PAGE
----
Just to be clear: I'm not a snob about fast food, though nowadays I tend more toward Subway. And I grew up eating at BK and McD's, too, though fast food was a once-a-week treat, not a staple in our diets.

    The decision to refuse to study the issue should be bad p.r. for McD's. Unfortunately, I'm afraid that decision will only affect those of us who already limit our Big Macs and McFlurries.
    Because it should be the market place causing McDonalds to change, not a study or legislation. If enough people use their personal responsibility and choose to not eat there with their children, it makes sense for them to change to more healthy options.

  12. #12
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    Dec 2008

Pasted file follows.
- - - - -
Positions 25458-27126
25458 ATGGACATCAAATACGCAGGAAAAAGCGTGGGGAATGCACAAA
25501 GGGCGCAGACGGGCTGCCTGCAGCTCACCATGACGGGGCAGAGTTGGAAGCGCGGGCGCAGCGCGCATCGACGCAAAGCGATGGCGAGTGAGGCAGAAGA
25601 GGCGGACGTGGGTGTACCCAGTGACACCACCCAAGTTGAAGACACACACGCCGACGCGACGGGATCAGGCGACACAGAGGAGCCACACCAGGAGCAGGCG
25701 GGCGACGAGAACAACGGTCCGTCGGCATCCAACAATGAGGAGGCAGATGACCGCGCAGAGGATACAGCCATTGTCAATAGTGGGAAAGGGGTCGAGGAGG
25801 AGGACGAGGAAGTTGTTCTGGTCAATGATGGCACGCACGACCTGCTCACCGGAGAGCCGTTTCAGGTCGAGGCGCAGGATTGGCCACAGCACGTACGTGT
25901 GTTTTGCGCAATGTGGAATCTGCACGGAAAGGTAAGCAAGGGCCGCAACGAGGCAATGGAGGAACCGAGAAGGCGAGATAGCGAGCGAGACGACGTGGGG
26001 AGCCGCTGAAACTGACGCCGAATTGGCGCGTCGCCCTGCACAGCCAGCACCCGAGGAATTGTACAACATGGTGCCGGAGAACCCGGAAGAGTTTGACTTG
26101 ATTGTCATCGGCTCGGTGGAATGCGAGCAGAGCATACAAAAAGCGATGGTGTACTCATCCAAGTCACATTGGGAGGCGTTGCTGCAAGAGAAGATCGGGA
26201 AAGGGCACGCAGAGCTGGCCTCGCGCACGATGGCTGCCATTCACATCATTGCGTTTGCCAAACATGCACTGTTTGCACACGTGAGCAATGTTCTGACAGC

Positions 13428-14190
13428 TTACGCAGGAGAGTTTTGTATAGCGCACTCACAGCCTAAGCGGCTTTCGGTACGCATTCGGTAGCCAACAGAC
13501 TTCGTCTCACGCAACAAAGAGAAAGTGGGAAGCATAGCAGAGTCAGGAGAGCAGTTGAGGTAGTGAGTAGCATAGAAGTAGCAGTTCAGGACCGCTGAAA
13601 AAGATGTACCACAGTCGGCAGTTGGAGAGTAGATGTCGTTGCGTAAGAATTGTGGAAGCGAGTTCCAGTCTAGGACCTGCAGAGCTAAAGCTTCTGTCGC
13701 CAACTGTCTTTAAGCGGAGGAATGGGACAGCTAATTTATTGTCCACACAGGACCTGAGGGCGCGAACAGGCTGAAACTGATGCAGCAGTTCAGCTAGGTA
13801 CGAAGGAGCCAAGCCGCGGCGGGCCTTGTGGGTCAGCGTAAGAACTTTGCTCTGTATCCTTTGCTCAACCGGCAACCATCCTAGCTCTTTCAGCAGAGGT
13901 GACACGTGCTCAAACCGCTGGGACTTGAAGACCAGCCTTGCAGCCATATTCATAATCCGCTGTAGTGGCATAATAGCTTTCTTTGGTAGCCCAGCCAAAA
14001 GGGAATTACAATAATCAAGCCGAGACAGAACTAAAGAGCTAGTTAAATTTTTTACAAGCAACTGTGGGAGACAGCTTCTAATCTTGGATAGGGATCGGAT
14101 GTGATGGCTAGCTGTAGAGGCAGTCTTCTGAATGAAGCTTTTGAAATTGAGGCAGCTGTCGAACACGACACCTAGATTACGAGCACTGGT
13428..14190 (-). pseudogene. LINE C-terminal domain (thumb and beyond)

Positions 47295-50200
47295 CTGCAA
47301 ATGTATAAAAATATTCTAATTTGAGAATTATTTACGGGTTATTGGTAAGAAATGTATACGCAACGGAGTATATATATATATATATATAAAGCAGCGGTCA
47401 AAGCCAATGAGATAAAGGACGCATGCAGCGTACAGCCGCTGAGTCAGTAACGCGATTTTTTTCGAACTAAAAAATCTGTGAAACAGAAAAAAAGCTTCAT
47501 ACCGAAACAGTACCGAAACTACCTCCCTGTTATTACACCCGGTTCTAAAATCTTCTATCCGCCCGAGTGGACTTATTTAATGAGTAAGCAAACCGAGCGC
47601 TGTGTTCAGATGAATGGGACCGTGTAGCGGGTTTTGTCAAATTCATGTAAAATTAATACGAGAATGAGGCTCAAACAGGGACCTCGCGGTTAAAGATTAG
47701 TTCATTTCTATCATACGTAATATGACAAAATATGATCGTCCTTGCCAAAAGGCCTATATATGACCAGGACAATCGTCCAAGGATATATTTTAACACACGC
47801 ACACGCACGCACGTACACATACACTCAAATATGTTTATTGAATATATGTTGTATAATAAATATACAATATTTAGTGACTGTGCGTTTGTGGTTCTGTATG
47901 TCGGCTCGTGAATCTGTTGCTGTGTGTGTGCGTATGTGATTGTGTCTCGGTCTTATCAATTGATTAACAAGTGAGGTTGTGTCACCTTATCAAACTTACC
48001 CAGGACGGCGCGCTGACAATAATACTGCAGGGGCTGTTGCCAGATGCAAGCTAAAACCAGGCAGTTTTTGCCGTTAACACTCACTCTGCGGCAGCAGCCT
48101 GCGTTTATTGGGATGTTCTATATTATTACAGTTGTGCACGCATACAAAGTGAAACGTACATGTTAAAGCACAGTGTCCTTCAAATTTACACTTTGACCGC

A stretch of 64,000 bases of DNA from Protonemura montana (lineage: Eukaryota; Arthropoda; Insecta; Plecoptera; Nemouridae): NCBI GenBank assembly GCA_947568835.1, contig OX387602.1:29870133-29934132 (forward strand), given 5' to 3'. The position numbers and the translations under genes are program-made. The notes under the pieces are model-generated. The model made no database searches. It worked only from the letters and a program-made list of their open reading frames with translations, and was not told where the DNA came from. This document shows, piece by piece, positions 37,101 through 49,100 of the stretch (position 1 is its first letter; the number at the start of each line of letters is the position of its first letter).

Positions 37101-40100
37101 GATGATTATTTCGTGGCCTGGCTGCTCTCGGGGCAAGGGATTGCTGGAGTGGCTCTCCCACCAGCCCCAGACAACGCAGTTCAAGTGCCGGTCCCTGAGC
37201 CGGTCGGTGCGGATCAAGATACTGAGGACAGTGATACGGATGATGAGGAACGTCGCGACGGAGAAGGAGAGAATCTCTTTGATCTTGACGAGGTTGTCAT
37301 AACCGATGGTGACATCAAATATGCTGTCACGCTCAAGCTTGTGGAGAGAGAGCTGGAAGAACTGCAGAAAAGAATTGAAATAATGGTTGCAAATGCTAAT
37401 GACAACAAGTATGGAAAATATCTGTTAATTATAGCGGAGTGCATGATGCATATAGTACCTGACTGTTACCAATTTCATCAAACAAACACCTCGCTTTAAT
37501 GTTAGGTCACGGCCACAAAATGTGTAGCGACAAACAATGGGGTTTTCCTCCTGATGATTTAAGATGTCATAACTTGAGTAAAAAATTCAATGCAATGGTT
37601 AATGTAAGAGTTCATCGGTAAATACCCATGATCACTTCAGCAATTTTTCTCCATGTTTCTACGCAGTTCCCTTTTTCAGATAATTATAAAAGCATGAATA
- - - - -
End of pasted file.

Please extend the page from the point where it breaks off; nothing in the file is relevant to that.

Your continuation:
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    Pardon my ignorance but I thought I saw where McD's now offers healthier selections for their happy meals?


    Our teens only eat at McD's a couple times a year and only because that's about all they ever want to have it. They were taught that fast food is a treat not a meal. Like ice cream and candy and etc...that's the only reason I don't know.

  13. #13
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    The only thing healthier are apples dipped in preservatives and juice instead of pop.

  14. #14
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    LOL charlie. I really haven't paid attention to McD's

  15. #15
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    I eat at least twice at McDonalds and three times a week at subway. When at MickeyDs I choose a salad. At subway, I go heavy on the veggies and skip the mayo.

    We are responsible for our food choices. Our decisions affect how our kids learn to make decisions. The power to solve the problem rests squarely with us.
    Websleuths now on Facebook

    Welcome to all new members. Thank you for joining the conversation. Please take a moment to become familiar with the TOS and rules, etiquette and information.